The dog had suddenly turned out of the main road into a grass-grown lane. Half a mile farther this opened into another broad road, and the trail turned hard to the right in the direction of the town, which we had just quitted. The road took a sweep to the south of the town, and continued in the opposite direction to that in which we started.
“This DETOUR has been entirely for our benefit, then?” said Holmes. “No wonder that my inquiries among those villagers led to nothing. The doctor has certainly played the game for all it is worth, and one would like to know the reason for such elaborate deception. This should be the village of Trumpington to the right of us. And, by Jove! here is the brougham coming round the corner. Quick, Watson—quick, or we are done!”
He sprang through a gate into a field, dragging the reluctant Pompey after him. We had hardly got under the shelter of the hedge when the carriage rattled past. I caught a glimpse of Dr. Armstrong within, his shoulders bowed, his head sunk on his hands, the very image of distress. I could tell by my companion’s graver face that he also had seen.
“I fear there is some dark ending to our quest,” said he. “It cannot be long before we know it. Come, Pompey! Ah, it is the cottage in the field!”
There could be no doubt that we had reached the end of our journey. Pompey ran about and whined eagerly outside the gate, where the marks of the brougham’s wheels were still to be seen. A footpath led across to the lonely cottage. Holmes tied the dog to the hedge, and we hastened onward. My friend knocked at the little rustic door, and knocked again without response. And yet the cottage was not deserted, for a low sound came to our ears—a kind of drone of misery and despair which was indescribably melancholy. Holmes paused irresolute, and then he glanced back at the road which he had just traversed. A brougham was coming down it, and there could be no mistaking those gray horses.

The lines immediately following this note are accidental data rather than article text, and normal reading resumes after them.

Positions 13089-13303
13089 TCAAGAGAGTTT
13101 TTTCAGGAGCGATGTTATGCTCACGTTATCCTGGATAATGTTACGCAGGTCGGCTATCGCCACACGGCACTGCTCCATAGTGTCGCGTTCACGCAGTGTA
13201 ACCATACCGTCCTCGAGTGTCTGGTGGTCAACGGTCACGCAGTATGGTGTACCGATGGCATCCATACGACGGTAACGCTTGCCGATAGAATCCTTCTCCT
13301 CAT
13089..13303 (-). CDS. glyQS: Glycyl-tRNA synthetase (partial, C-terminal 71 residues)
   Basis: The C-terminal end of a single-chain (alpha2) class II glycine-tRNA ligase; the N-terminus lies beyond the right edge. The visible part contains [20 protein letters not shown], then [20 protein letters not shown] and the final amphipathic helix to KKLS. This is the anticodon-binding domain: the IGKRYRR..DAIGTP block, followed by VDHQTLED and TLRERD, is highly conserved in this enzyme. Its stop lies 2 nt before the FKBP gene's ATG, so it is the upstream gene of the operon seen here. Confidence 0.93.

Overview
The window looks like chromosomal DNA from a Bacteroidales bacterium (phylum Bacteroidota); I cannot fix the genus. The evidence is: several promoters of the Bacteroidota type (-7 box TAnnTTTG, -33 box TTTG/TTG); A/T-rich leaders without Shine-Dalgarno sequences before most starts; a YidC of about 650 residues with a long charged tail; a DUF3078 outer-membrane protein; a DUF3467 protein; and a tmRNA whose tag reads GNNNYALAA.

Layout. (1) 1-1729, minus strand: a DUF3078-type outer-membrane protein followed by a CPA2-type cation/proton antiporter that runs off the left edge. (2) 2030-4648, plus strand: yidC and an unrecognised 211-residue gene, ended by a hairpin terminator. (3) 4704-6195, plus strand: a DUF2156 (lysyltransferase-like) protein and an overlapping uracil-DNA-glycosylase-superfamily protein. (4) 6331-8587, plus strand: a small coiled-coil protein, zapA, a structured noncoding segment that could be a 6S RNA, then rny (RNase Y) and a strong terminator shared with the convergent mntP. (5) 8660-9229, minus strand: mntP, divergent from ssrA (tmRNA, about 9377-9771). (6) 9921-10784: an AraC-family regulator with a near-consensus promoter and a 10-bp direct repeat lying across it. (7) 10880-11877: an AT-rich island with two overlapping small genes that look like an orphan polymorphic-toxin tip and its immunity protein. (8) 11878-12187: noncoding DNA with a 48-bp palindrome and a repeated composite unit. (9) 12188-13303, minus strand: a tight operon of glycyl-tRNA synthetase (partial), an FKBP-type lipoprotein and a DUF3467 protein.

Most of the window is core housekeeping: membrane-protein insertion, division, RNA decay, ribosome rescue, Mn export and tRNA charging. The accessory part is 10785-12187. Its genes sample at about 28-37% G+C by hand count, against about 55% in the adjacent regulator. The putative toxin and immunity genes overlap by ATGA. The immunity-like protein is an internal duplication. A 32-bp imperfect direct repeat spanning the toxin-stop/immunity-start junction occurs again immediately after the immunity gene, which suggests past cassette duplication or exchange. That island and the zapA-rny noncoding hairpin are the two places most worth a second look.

“By Jove, the doctor is coming back!” cried Holmes. “That settles it. We are bound to see what it means before he comes.”
He opened the door, and we stepped into the hall. The droning sound swelled louder upon our ears until it became one long, deep wail of distress. It came from upstairs. Holmes darted up, and I followed him. He pushed open a half-closed door, and we both stood appalled at the sight before us.
A woman, young and beautiful, was lying dead upon the bed. Her calm pale face, with dim, wide-opened blue eyes, looked upward from amid a great tangle of golden hair. At the foot of the bed, half sitting, half kneeling, his face buried in the clothes, was a young man, whose frame was racked by his sobs. So absorbed was he by his bitter grief, that he never looked up until Holmes’s hand was on his shoulder.
“Are you Mr. Godfrey Staunton?”
“Yes, yes, I am—but you are too late. She is dead.”
The man was so dazed that he could not be made to understand that we were anything but doctors who had been sent to his assistance. Holmes was endeavouring to utter a few words of consolation and to explain the alarm which had been caused to his friends by his sudden disappearance when there was a step upon the stairs, and there was the heavy, stern, questioning face of Dr. Armstrong at the door.